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One after school activity too many

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There have been some awkward conversations with the children over the past couple of weeks. They have revolved around the various clubs and activities they both participate in. Unfortunately, something has got to give and the activities may have to be rationalised.

learning piano. piano, after school clubs
Helen wants to start learning the piano, among many other things. Oh, yeah, and her sister is also developing some hobbies.

Both our daughters have swimming lessons. It would be difficult to bring these to an end. It’s a healthy activity that both children enjoy.

Helen is a really good swimmer and as for Izzy, well, her swimming teacher recently told us she is; “dangerous, more dangerous than a child that can’t swim.” By this she meant that Izzy is basically too confident. She has no issues whatsoever with jumping into deep water. We have, therefore, got to keep up with the lessons so she learns both how to behave responsibly and how to swim properly.

Helen is also a keen gymnast and is showing real promise. Again, she’s talented, it would be a shame to stop the classes. Her sister, meanwhile, is really keen to join the same gymnastics club and is almost old enough to have her name placed on the waiting list.

Helen also wants to learn how to play the piano. She’s not had the opportunity to learn a musical instrument as of yet so it seems wrong not to let her have a go. In addition, she will have the opportunity to join French Club at school next term. As we have French family and as I’ve been teaching her some French, I may pull rank and insist she joins this club to improve her language skills.

Izzy, meanwhile, loves the football lessons she receives at pre-school. Once more, she’s showing real talent so it would be a shame to stop.

Added to this, Helen, has just finished a run of free tennis lessons that she received courtesy of the Lawn Tennis Association. She did really well and wants to continue with them.

tennis, after school club, sports, sport, children
Helen, during one of her recent tennis lessons.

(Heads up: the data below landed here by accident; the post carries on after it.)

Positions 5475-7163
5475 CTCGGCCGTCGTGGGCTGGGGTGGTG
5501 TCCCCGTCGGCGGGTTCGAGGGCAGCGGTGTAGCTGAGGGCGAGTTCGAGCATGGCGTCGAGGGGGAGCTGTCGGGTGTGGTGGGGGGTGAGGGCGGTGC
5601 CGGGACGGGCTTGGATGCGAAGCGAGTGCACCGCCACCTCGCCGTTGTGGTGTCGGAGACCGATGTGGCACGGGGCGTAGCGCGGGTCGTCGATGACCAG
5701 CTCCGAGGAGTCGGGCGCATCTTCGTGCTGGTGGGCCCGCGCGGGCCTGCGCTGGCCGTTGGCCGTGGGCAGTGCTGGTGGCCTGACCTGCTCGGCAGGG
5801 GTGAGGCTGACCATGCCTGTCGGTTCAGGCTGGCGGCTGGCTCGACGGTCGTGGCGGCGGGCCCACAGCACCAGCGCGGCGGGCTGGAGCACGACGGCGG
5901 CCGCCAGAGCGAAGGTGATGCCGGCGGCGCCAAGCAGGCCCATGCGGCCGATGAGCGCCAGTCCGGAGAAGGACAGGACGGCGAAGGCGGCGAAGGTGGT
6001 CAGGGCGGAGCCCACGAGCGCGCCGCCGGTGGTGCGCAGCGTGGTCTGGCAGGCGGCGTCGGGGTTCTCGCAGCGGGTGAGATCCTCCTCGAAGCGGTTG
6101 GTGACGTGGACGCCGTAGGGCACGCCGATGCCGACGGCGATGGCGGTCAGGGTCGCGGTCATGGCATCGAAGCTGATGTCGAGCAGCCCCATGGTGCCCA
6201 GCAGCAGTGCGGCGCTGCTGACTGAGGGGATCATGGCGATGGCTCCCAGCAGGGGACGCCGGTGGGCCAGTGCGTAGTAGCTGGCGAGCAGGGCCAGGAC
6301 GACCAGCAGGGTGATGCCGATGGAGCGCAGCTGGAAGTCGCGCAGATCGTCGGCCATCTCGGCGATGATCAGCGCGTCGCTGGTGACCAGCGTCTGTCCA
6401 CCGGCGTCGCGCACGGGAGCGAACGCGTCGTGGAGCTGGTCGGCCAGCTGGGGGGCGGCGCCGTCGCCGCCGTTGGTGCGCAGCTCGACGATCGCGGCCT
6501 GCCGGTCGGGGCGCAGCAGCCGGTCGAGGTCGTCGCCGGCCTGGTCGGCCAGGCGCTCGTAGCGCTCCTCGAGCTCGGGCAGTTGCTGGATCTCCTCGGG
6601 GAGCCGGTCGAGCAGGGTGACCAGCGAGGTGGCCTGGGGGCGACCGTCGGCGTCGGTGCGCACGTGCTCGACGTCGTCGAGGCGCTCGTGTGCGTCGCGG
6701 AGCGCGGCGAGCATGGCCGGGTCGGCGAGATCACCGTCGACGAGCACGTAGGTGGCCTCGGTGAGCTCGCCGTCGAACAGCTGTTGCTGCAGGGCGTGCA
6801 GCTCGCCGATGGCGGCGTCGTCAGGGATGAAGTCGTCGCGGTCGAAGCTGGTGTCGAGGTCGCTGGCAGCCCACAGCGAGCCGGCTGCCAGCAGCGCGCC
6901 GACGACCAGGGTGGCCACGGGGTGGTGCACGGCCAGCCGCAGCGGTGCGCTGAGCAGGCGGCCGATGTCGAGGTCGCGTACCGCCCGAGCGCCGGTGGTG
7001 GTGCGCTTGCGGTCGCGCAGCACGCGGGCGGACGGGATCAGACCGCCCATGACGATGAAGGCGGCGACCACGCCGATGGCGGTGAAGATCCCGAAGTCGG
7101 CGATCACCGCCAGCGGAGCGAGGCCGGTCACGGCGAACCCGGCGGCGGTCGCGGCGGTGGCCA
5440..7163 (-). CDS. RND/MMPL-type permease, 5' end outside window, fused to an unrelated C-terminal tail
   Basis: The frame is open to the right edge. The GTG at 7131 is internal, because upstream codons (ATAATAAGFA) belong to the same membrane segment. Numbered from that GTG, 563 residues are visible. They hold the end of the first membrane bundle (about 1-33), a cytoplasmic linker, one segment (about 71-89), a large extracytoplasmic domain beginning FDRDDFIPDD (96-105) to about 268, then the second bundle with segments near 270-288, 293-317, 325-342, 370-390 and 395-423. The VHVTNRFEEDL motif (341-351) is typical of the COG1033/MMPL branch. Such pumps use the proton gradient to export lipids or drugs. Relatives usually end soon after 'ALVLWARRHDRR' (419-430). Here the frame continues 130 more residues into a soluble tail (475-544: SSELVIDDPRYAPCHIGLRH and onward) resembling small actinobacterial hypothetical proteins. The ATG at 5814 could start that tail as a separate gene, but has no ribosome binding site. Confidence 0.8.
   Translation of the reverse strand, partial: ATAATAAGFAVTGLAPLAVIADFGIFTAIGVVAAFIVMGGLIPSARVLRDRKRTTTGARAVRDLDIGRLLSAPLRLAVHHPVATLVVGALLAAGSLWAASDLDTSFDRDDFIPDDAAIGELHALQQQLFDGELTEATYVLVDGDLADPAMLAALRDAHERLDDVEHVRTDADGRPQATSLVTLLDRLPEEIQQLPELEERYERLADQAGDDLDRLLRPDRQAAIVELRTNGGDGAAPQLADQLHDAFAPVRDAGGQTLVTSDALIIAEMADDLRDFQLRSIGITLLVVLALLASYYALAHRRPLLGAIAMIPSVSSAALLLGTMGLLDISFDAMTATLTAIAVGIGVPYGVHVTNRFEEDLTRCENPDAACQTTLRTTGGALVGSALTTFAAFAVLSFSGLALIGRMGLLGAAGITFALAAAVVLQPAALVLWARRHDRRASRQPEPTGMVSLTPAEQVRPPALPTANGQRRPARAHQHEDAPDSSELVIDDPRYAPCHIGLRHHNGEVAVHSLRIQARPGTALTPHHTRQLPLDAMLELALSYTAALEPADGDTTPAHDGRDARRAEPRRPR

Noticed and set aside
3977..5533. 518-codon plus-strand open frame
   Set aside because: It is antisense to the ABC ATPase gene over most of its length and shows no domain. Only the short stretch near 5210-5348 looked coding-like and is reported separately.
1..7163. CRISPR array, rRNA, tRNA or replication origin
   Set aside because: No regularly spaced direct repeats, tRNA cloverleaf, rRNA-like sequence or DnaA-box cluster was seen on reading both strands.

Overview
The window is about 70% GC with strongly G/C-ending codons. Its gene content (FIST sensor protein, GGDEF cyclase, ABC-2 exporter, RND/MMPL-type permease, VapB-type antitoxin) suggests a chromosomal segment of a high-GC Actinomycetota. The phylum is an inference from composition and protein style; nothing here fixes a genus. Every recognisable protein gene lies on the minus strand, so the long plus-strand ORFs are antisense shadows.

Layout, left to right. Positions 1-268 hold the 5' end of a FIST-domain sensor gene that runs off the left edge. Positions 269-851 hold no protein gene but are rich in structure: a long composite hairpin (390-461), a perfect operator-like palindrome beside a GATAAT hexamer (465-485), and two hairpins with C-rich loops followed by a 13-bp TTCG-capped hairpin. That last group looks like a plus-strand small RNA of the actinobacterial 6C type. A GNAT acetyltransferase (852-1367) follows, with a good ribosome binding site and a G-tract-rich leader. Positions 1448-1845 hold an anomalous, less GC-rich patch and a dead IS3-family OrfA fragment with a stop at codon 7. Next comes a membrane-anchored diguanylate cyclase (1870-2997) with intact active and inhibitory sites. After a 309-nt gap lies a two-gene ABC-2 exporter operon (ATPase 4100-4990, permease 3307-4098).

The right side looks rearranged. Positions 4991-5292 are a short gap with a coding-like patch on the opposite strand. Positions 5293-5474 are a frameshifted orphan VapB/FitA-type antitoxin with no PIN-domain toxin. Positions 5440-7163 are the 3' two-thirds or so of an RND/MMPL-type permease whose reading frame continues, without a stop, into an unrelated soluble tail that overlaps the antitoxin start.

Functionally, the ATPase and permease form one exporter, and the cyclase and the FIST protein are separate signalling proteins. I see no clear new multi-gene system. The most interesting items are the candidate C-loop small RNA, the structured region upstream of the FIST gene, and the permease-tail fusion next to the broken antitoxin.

In the new school term, we’re potentially talking about the two girls doing gymnastics and swimming with Izzy also doing football while Helen could be learning the piano, French and tennis. Oh, and Helen’s also asked about re-joining the Brownies, something she gave up about a year ago.

It’s not simply about financial cost. In fact, some of these activities are free or very cheap. It’s the constant whirl of short car journeys, the impact on the evening meal and bed time. It can be quite draining.

I guess we’ve got a few more weeks to talk about all this. Decisions won’t need to be made until September.

As my kids get older, however, I totally understand why so many parents complain about the number of extra-curricular activities their children partake in. It really does seem relentless!

Can you relate to this? Do your children seem to participate in an endless stream of clubs and activities? How do you ensure you and your kids don’t end up doing too much?

8 thoughts on “One after school activity too many”

  1. I can totally relate! With my kids I felt like none of them were doing too much, but the impact of all three of them doing three or four activities each was huge. They all used to swim, but it’s been some years since they gave that up. The boys are Scouts/ Explorers and my daughter is joining Scouts in September. My younger son plays football, plus school rugby, which is often at weekends. I’m glad both boys have given up club rugby. My daughter has been doing five dance lessons a week, but it will be four in September (although back up to five temporarily as she works towards her exam), plus both my daughter and my eldest have been going to a tutor once a week!
    As you say, it’s a lot of time in the car and a lot of disturbed mealtimes, which isn’t good for anyone! But my daughter gets so much from her dance lessons and she has a real talent. It would be hard to give any of it up now.